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petrify

[pe-truh-fahy] /ˈpɛ trəˌfaɪ/
verb (used with object), petrified, petrifying.
1.
to convert into stone or a stony substance.
2.
to benumb or paralyze with astonishment, horror, or other strong emotion:
I was petrified with fear.
3.
to make rigid or inert; harden; deaden:
The tragedy in his life petrified his emotions.
verb (used without object), petrified, petrifying.
4.
to become petrified.
Origin
1585-1595
1585-95; < Middle French petrifier. See petri-, -fy
Related forms
petrifiable, adjective
petrificant
[pi-trif-i-kuh nt] /pɪˈtrɪf ɪ kənt/ (Show IPA),
adjective
petrifier, noun
half-petrified, adjective
semipetrified, adjective
unpetrified, adjective
unpetrifying, adjective
Synonyms
2. immobilize, dumbfound, daze.
Dictionary.com Unabridged
Based on the Random House Dictionary, © Random House, Inc. 2014.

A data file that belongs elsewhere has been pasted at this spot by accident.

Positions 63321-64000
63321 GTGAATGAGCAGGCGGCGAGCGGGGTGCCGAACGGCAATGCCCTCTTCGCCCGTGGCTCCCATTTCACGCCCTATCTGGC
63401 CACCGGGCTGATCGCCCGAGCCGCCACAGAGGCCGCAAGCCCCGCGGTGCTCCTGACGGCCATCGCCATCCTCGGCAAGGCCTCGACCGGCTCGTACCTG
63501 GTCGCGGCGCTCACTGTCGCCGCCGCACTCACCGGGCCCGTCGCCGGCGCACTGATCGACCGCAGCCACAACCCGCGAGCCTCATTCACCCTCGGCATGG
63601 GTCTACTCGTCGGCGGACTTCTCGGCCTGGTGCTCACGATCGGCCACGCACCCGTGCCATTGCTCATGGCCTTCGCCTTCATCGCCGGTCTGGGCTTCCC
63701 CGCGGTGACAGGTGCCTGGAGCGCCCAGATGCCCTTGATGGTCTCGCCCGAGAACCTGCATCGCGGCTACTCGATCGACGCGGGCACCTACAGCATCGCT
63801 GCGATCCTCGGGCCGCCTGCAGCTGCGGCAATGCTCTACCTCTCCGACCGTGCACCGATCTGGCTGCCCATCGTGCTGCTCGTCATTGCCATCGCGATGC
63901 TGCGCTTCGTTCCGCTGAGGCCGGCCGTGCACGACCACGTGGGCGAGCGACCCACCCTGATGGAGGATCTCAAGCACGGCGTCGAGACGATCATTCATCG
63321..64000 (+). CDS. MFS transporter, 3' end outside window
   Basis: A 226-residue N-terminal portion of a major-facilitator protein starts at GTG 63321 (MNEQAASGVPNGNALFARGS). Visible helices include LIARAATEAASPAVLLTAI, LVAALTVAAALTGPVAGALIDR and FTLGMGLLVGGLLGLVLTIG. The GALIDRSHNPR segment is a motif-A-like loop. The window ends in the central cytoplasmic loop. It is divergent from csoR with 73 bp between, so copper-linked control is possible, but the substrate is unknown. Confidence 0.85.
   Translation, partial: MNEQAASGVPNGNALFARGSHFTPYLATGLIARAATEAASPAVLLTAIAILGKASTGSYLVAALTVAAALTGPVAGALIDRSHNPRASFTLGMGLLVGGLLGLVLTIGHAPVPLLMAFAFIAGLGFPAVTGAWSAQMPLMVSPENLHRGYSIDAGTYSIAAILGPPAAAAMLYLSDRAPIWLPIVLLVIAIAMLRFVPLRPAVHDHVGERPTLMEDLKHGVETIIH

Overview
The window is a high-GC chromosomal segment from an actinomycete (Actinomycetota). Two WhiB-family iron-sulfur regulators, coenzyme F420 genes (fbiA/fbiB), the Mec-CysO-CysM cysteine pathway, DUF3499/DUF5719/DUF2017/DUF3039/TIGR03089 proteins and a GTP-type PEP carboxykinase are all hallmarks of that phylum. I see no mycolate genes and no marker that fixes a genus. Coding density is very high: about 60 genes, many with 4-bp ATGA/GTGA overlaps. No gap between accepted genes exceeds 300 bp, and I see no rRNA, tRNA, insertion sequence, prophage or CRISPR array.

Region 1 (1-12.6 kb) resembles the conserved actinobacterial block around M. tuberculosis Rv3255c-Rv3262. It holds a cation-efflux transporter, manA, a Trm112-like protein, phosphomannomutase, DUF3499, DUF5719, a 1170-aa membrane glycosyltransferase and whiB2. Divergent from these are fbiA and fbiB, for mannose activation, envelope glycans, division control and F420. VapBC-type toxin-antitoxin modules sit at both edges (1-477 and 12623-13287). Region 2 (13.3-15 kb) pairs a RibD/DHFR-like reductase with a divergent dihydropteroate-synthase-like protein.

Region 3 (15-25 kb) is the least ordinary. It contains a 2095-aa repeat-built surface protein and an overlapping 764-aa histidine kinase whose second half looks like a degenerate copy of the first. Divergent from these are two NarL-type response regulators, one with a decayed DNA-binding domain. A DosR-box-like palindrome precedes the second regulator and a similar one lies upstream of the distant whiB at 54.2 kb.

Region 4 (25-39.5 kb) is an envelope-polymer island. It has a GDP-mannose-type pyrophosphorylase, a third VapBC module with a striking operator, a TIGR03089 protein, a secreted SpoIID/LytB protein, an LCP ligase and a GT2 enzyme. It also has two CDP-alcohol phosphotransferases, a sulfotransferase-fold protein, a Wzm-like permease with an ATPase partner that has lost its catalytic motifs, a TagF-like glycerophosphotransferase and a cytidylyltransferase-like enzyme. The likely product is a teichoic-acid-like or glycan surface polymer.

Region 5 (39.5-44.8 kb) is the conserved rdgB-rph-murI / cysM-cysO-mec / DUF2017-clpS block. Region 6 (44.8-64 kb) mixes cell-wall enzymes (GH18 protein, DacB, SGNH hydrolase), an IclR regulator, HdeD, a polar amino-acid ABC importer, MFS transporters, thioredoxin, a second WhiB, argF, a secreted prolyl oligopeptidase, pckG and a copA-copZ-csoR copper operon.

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Examples for petrify
  • The empty shell or bone is left behind to petrify within the gradually hardening sediment covering the animal part.
  • The factor that determined that these logs should petrify was the presence in the ground of mineral waters charged with silica.
British Dictionary definitions for petrify

petrify

/ˈpɛtrɪˌfaɪ/
verb -fies, -fying, -fied
1.
(transitive; often passive) to convert (organic material, esp plant material) into a fossilized form by impregnation with dissolved minerals so that the original appearance is preserved
2.
to make or become dull, unresponsive, insensitive, etc; deaden
3.
(transitive; often passive) to stun or daze with horror, fear, etc
Derived Forms
petrifier, noun
Word Origin
C16: from French pétrifier, ultimately from Greek petra stone, rock
Collins English Dictionary - Complete & Unabridged 2012 Digital Edition
© William Collins Sons & Co. Ltd. 1979, 1986 © HarperCollins
Publishers 1998, 2000, 2003, 2005, 2006, 2007, 2009, 2012
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Word Origin and History for petrify
v.

1590s, from Middle French pétrifier "to make or become stone" (16c.), from Latin petra "rock, crag" (see petrous) + -ficare, from facere "to make, do" (see factitious). Metaphoric sense of "paralyze with fear or shock" first recorded 1771. Related: Petrified; petrifying.

Online Etymology Dictionary, © 2010 Douglas Harper
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